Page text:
Annette Kolodny: On "The Poem as Mask"
Punning on the multiple meanings of mask and masque, the first stanza owns up to the fact that, in an earlier work (her long poem, "Orpheus" , which was itself composed as a masque), the poet had employed forms of disguise, masking both experience and identity, and had thereby diminished true Orphic power. The disguise, in short, produced only an elaborate entertainment, akin to the ornate but essentially trivial court masques of the seventeenth century. The maenads tearing Orpheus to pieces is a physical sensation she knows through childbirth; but what she successfully rescued from death, through her own body, was a child rather than a lover. The storehouse of symbolic structures which we call our literary heritage, however, offered neither models nor validation for the importance of that kind of tearing and rescue; only "memory" had preserved the masked truth of the event intact.
Quite literally, then, the first stanza becomes itself a mask, at once exposing the earlier poem's masquerade and, with that, serving as prelude to the significant action which is to follow; that is, the second stanza's fuller explanation of the deception and the consequent revelation of the poet's (painful) ecstasy in childbirth. The myth's assertion of the Orphic power that comes only through the ecstasy of dying is here displaced by Rukeyser's assertion of the ecstasy of bringing forth life. And, as the closing lines indicate, this ecstasy, this "aggressive act of truth-telling" also renders Orphic power, as life replaces death and fragments become whole:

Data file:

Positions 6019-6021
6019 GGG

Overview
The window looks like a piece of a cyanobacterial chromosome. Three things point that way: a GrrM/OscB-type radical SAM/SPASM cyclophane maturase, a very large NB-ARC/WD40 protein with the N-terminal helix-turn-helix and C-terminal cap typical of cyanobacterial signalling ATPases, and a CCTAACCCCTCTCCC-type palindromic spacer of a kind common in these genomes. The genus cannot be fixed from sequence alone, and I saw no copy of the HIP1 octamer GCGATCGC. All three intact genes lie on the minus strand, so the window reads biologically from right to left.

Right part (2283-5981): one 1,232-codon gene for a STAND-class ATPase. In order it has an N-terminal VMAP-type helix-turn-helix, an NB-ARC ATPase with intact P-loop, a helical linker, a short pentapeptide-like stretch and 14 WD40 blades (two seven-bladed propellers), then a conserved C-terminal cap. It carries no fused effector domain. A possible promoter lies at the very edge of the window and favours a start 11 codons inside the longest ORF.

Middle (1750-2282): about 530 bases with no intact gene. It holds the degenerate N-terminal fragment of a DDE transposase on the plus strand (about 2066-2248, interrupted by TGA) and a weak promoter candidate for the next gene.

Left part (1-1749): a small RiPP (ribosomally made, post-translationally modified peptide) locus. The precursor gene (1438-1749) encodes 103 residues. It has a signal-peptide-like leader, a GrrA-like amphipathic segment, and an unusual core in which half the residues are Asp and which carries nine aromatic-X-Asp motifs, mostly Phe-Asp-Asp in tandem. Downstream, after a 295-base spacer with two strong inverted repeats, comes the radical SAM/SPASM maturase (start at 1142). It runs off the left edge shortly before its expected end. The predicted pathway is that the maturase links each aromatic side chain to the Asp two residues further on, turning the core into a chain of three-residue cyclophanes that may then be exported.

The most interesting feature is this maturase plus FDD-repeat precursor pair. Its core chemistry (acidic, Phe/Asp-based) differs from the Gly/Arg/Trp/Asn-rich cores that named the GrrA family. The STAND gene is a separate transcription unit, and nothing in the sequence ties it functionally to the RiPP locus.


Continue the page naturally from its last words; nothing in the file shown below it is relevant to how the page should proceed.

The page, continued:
No more masks! No more mythologies!
Now, for the first time, the god lifts his hand,
the fragments join in me and with their own music.
Repossessing the significance of the "memory / of my torn life," Rukeyser is liberated from a sense of "exile from myself." No longer unable to speak,"capable now of renewed--but also different--music, Echo is returned to speech.
|Title||Annette Kolodny: On "The Poem as Mask"||Type of Content||Criticism|
|Criticism Author||Marie Harris, Kathleen Aguero||Criticism Target||Muriel Rukeyser|
|Criticism Type||Poet||Originally Posted||22 May 2020|
|Publication Status||Excerpted Criticism||Publication||A Gift of Tongues: Critical Challenges in Contemporary American Poetry|
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